WASHINGTON – They came from colleges all over the country to labor in obscurity in some of the most powerful offices in the world. Or so they thought.
For the last several weeks, interns in Washington, D.C., have been under a microscope in the wake of the disappearance of one of their own — Chandra Levy.
Nowhere was this more evident than at a Thursday event that has been in the works for two years and would normally garner little interest. But the event turned into a media circus due to its invited guest list – hundreds of Capitol Hill interns.
Sponsored by the Independent Women’s Forum (IWF), a conservative public advocacy group, the event was designed to highlight the release of “Hooking Up, Hanging Out and Hoping for Mr. Right,” the group's new study about the sexual attitudes of American college women.
The event was headlined by Dr. Drew Pinsky, the tall, bespectacled sex whiz and host of the popular “Love Lines” radio and television programs.
'I'm Here To Enjoy Myself'
Hungry for fresh perspectives on the case of the disappearance of Chandra Levy, reporters grilled the interns on their thoughts about Levy's disappearance and the allegations of her affair with a married congressman.
“I really think the whole thing has been blown out of proportion,” said Dana Weisberg, 21, an intern with Rep. Benjamin Gilman, R-N.Y. She said the case is sad, unnerving and is all anyone talks about – and jokes about – on Capitol Hill.
“I feel bad about other parents whose children are missing and they're not getting as much attention,” she said.
The other attendees work amidst the swirl of Washington's second major intern scandal since 1998, when a bright-eyed California intern wooed a sitting president — an event that ultimately set the two ends of Pennsylvania Avenue against one another. But Weisberg said she feels safe in a town where powerful men and ambitious, talented young women often work long hours, side by side.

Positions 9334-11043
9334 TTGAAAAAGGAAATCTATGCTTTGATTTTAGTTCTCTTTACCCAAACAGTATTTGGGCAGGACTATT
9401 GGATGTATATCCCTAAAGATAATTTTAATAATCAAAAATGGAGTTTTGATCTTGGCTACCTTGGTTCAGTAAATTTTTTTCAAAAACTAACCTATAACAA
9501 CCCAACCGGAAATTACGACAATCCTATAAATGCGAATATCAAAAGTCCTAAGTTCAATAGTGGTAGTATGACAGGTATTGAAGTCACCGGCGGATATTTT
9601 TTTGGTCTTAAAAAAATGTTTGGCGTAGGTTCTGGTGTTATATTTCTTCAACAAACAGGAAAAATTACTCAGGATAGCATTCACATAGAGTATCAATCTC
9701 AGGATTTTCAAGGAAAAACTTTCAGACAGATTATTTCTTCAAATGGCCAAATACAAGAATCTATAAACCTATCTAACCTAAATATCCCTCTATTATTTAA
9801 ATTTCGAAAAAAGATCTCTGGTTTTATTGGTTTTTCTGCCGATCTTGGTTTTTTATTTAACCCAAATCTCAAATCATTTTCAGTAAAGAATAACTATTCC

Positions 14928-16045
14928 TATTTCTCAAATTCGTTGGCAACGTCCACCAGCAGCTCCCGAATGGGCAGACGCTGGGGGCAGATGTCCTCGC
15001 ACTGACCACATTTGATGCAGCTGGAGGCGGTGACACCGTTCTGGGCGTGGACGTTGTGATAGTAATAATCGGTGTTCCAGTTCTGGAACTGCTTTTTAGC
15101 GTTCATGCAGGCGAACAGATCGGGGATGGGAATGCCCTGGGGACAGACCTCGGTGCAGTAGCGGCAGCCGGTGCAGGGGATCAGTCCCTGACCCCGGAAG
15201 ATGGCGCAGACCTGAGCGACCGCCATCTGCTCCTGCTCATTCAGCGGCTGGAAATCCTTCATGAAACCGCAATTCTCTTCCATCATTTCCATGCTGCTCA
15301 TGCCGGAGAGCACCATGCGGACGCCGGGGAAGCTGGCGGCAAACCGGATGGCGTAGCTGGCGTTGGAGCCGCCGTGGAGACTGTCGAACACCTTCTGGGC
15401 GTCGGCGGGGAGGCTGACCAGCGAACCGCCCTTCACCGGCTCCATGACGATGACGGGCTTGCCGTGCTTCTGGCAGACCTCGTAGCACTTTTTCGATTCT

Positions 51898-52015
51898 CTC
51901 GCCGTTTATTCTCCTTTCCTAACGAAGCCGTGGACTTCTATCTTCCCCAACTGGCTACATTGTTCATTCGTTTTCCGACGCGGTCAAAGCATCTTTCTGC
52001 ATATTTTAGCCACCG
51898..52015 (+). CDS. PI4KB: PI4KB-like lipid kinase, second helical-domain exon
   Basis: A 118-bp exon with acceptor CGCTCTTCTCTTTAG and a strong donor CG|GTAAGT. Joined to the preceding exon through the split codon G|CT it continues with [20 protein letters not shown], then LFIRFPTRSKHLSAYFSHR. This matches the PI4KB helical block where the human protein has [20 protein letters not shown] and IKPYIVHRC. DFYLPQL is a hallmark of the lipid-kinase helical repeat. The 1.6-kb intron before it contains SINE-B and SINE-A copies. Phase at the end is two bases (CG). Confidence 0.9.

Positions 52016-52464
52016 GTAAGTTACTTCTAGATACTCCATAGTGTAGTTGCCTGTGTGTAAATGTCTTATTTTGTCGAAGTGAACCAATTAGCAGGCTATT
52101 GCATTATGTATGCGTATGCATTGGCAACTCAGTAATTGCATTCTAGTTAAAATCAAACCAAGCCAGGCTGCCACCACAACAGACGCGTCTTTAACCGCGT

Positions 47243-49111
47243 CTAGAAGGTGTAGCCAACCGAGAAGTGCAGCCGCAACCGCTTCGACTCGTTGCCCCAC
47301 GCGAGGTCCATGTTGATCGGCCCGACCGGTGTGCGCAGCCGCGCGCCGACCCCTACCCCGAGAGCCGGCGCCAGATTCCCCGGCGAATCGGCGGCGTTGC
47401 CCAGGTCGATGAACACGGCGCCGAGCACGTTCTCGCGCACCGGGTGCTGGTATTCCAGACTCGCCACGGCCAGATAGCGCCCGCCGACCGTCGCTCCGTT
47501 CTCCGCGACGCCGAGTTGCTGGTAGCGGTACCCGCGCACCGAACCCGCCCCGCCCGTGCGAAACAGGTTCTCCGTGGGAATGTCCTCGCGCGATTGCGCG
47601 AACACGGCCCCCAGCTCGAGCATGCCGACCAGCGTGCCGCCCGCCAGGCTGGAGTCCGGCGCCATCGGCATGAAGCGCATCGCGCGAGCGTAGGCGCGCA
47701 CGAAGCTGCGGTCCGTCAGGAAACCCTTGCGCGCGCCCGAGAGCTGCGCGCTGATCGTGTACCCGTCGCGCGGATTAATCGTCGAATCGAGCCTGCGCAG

“I’m not worried or concerned at all,” she said. “I’m here to enjoy myself and learn.”
Others echoed her response. “I don’t think it should dissuade anyone from interning,” said Tali Zechory, 19, who is interning for Rep. Sander M. Levin, D-Mich, for six weeks. “I really didn’t think about it until I got here.”
Some said they felt the need to be careful in Washington, but not necessarily around their bosses. They also said parents and relatives have called half-jokingly with warnings and, once in a while, a reporter will pop into the office to ask if they feel safe. Some said they were banned from even talking to the press.
“Ever since the Monica Lewinsky thing, the whole thing about being an intern in Washington has become a joke,” said Leah Weiss, 20, who is also interning in Rep. Levin's office. “In any city you go to you have to be careful,” she said.
But others said the focus on interns and how they handle Washington when they are here is useful and important.
Kimberly Schuld, the director of external relations for the Independent Women’s Forum, said those who take interns under their charge have a special obligation to them. “There is a responsibility to help them and to protect them from the area itself,” said Schuld, who hires interns for the center each summer. “We feel we owe an explanation to their parents. As adults in this city, we need to play the role of in loco parentis. Our society doesn’t do that anymore.”
When asked how he felt about the potential sexual snares of intern life lurking within Washington's halls of power, Dr. Pinsky expressed a similar sentiment.
“The only issue I have with this is there seems to be a pattern... of older people in authority exploiting subordinates,” he said. Such affairs flout all of the rules of respect, trust and basic professionalism. “It’s a violation of that relationship,” he said.
Still, many of the more than one hundred interns who turned out for free lunch and sex advice said they learned more in their roles as Capitol Hill pages and scribes than in absorbing all the intimate details of a 12-week missing person case.
“You learn a tremendous amount,” said Weiss. “If anything my respect for government has increased.”
Rebecca Celotto, an intern for the IWF, added “I feel like I have a pretty good head on my shoulders and I’m not going to let any man or woman in power intimidate me.”